When choosing a trade mark businesses often prefer descriptive
marks that inform consumers about the nature or purpose of a
product. From a legal standpoint a trade mark should be
distinctive. This means that it must not describe any feature of
the product or be reasonably required for use by others. It can be
an invented word like KODAK, or if an ordinary word it must be used
outside of its normal context, such as APPLE for computers.
When therefore Apple Inc. adopted the trade mark APP STORE to
sell software applications for mobile devices its choice of trade
mark sparked interest. As with most things Apple the APP
STORE service was an instant commercial success with an alleged
average of over a million downloads taking place, in 2011, in every
hour internationally on more than 250 million devices resulting in
over 18 billion software downloads.
Before long Microsoft Corp. had launched opposition proceedings
in the USA against Apple's application to register the
APP STORE trade mark. Apple soon discovered that
Amazon.com Inc. had launched its own mobile software download
service using "APPSTORE". Legal action against
Amazon soon followed in the USA. In Europe,
Amazon and Microsoft have joined forces with
Nokia, HTC and others in attempting to invalidate
Apple's registration of the APP STORE trade mark over
the Union countries.
Recent events suggest that the momentum in these clashes is
currently against Apple as it struggles to defend its
argument that APP STORE is not generic. If a mark is generic it is
open for use by all in the industry. In an unexpected turn of
events Apple announced recently that its lawsuit in the
USA against Amazon has been settled. In a statement it
"with more than 900 000 apps and 50 billion downloads,
customers know where they can purchase their favourite apps. We no
longer see a need to pursue our case against Amazon".
It is tempting to conclude that Apple's about-face
in the USA is due to the difficulty of enforcing a descriptive
trade mark. It is simply not easy to prevent third parties from
copying a descriptive mark. A monopoly over a mark seen as
descriptive in the industry is difficult to defend. Now that
Apple appears to be giving up the fight in the USA it will
be interesting to see if it manages any victories over the APP
STORE mark in Europe.
In South Africa the Trade Marks Act, 194 of 1993, allows scope
for descriptive trade marks by providing that a mark should not be
refused registration simply because it is descriptive or has become
generic, and if registered it should not be removed from the
Register, provided that the mark has in fact become capable of
distinguishing. This means that a descriptive mark may be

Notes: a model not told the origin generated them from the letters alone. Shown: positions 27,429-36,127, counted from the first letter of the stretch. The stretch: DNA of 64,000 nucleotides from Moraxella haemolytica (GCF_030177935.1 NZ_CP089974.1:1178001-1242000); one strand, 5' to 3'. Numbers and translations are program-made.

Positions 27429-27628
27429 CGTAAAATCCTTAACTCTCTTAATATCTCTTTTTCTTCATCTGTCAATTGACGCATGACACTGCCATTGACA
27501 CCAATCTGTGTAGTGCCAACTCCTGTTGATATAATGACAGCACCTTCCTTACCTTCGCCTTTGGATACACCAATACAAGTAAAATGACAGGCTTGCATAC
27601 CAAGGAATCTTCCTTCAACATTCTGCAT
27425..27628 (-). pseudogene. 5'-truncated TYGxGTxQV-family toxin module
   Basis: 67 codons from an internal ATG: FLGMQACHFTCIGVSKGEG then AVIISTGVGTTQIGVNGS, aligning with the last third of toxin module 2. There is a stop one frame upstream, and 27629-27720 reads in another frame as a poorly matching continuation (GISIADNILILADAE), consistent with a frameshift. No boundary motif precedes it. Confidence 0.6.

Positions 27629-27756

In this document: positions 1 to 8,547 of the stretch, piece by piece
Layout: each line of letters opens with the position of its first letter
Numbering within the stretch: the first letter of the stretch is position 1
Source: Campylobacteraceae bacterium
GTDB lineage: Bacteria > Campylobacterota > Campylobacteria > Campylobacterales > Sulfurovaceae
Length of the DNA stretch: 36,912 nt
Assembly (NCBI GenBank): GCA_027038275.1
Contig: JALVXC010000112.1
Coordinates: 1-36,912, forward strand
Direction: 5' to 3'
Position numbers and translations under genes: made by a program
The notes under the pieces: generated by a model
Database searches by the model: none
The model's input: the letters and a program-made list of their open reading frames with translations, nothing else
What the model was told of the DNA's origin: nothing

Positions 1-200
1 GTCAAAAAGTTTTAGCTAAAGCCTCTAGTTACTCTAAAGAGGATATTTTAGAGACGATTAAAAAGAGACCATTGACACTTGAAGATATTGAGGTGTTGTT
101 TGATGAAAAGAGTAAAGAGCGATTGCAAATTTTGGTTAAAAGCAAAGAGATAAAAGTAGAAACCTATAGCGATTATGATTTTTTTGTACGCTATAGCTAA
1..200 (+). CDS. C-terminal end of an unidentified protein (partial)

enforceable if it has been used extensively or widely promoted such
that it actually identifies the products of one business.
When encountered with a descriptive trade mark a South African
court must ask whether, at that date, the mark is in fact capable
of distinguishing the products of the business in question.
Evidence of extensive use of a descriptive mark should generally be
sufficient to prove that the mark designates the products of one
business, unless of-course there are other circumstances present
that cause the effect of the proven use to be deflected in another
If a sizeable portion of Apple's 50 billion
downloads had been carried out by locals the possibility exists
that the APP STORE trade mark would be enforceable locally on
account of market recognition. If, however, a significant portion
of the local market uses Amazon's "APPSTORE"
it would be difficult for Apple to prove that the APP
STORE mark identifies only its products. The primary condition for
qualification as a trade mark, namely, distinctiveness, would not
have been met.
This issue ought to be considered prior to adopting a
descriptive trade mark. The APP STORE saga illustrates that
sometimes even substantial marketing expenditure and wide use may
not be enough to achieve distinctiveness for a descriptive
The content of this article is intended to provide a general
guide to the subject matter. Specialist advice should be sought
about your specific circumstances.
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It has always been the practice of the Industrial Property Institute of Mozambique to prohibit the refiling of trade marks that have been finally refused, which has posed a serious obstacle to trade mark applicants...
A recent Australian decision on keyword usage of a registered trade mark is in line with decisions in many other countries, including South Africa.
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